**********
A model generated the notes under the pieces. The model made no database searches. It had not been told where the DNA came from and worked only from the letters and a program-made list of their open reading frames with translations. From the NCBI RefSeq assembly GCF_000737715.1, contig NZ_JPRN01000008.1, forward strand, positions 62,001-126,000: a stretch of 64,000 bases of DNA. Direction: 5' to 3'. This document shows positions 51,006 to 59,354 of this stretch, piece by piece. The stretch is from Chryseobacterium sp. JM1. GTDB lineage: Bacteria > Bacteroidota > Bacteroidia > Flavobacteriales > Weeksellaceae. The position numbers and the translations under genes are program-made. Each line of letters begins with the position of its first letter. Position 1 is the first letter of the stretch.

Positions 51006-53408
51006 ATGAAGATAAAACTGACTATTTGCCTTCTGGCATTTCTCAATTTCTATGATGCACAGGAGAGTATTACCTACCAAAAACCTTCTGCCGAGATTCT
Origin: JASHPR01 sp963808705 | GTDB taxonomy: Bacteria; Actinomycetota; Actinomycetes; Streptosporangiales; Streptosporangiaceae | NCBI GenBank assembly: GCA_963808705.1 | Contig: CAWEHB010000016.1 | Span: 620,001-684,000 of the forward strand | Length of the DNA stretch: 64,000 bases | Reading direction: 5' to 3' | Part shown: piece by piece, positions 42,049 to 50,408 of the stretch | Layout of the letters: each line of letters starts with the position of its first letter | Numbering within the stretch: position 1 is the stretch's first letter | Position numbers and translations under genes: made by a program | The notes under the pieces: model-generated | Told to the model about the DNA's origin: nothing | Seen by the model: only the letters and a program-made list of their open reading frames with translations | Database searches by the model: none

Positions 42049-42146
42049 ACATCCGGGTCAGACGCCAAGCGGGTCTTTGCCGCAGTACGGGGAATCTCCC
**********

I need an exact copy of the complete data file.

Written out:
A model generated the notes under the pieces. The model made no database searches. It had not been told where the DNA came from and worked only from the letters and a program-made list of their open reading frames with translations. From the NCBI RefSeq assembly GCF_000737715.1, contig NZ_JPRN01000008.1, forward strand, positions 62,001-126,000: a stretch of 64,000 bases of DNA. Direction: 5' to 3'. This document shows positions 51,006 to 59,354 of this stretch, piece by piece. The stretch is from Chryseobacterium sp. JM1. GTDB lineage: Bacteria > Bacteroidota > Bacteroidia > Flavobacteriales > Weeksellaceae. The position numbers and the translations under genes are program-made. Each line of letters begins with the position of its first letter. Position 1 is the first letter of the stretch.

Positions 51006-53408
51006 ATGAAGATAAAACTGACTATTTGCCTTCTGGCATTTCTCAATTTCTATGATGCACAGGAGAGTATTACCTACCAAAAACCTTCTGCCGAGATTCT
Origin: JASHPR01 sp963808705 | GTDB taxonomy: Bacteria; Actinomycetota; Actinomycetes; Streptosporangiales; Streptosporangiaceae | NCBI GenBank assembly: GCA_963808705.1 | Contig: CAWEHB010000016.1 | Span: 620,001-684,000 of the forward strand | Length of the DNA stretch: 64,000 bases | Reading direction: 5' to 3' | Part shown: piece by piece, positions 42,049 to 50,408 of the stretch | Layout of the letters: each line of letters starts with the position of its first letter | Numbering within the stretch: position 1 is the stretch's first letter | Position numbers and translations under genes: made by a program | The notes under the pieces: model-generated | Told to the model about the DNA's origin: nothing | Seen by the model: only the letters and a program-made list of their open reading frames with translations | Database searches by the model: none

Positions 42049-42146
42049 ACATCCGGGTCAGACGCCAAGCGGGTCTTTGCCGCAGTACGGGGAATCTCCC